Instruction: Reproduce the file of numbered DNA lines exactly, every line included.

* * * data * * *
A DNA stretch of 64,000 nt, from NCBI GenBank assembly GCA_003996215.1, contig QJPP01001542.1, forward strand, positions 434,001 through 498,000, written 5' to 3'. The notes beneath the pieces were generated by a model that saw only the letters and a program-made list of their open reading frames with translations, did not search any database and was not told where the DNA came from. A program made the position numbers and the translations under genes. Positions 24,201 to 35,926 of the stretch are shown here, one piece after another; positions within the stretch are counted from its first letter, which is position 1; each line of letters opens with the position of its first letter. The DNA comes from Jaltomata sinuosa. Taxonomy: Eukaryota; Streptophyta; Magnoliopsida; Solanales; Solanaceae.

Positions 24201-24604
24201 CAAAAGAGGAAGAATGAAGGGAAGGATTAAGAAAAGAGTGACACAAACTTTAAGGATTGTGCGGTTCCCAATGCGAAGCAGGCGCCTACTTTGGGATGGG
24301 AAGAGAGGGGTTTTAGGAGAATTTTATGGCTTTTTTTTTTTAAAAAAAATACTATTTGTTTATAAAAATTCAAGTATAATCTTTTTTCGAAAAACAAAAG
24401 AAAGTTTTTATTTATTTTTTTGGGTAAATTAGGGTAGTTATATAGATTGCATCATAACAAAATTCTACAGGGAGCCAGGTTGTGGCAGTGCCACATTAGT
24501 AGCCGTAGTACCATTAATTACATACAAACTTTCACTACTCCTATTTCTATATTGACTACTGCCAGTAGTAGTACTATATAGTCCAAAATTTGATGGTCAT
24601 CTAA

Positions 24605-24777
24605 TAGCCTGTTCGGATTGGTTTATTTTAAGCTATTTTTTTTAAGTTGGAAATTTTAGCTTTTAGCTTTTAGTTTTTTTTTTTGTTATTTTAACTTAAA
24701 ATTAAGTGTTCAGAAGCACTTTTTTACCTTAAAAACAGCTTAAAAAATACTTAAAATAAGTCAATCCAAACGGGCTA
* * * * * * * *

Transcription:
A DNA stretch of 64,000 nt, from NCBI GenBank assembly GCA_003996215.1, contig QJPP01001542.1, forward strand, positions 434,001 through 498,000, written 5' to 3'. The notes beneath the pieces were generated by a model that saw only the letters and a program-made list of their open reading frames with translations, did not search any database and was not told where the DNA came from. A program made the position numbers and the translations under genes. Positions 24,201 to 35,926 of the stretch are shown here, one piece after another; positions within the stretch are counted from its first letter, which is position 1; each line of letters opens with the position of its first letter. The DNA comes from Jaltomata sinuosa. Taxonomy: Eukaryota; Streptophyta; Magnoliopsida; Solanales; Solanaceae.

Positions 24201-24604
24201 CAAAAGAGGAAGAATGAAGGGAAGGATTAAGAAAAGAGTGACACAAACTTTAAGGATTGTGCGGTTCCCAATGCGAAGCAGGCGCCTACTTTGGGATGGG
24301 AAGAGAGGGGTTTTAGGAGAATTTTATGGCTTTTTTTTTTTAAAAAAAATACTATTTGTTTATAAAAATTCAAGTATAATCTTTTTTCGAAAAACAAAAG
24401 AAAGTTTTTATTTATTTTTTTGGGTAAATTAGGGTAGTTATATAGATTGCATCATAACAAAATTCTACAGGGAGCCAGGTTGTGGCAGTGCCACATTAGT
24501 AGCCGTAGTACCATTAATTACATACAAACTTTCACTACTCCTATTTCTATATTGACTACTGCCAGTAGTAGTACTATATAGTCCAAAATTTGATGGTCAT
24601 CTAA

Positions 24605-24777
24605 TAGCCTGTTCGGATTGGTTTATTTTAAGCTATTTTTTTTAAGTTGGAAATTTTAGCTTTTAGCTTTTAGTTTTTTTTTTTGTTATTTTAACTTAAA
24701 ATTAAGTGTTCAGAAGCACTTTTTTACCTTAAAAACAGCTTAAAAAATACTTAAAATAAGTCAATCCAAACGGGCTA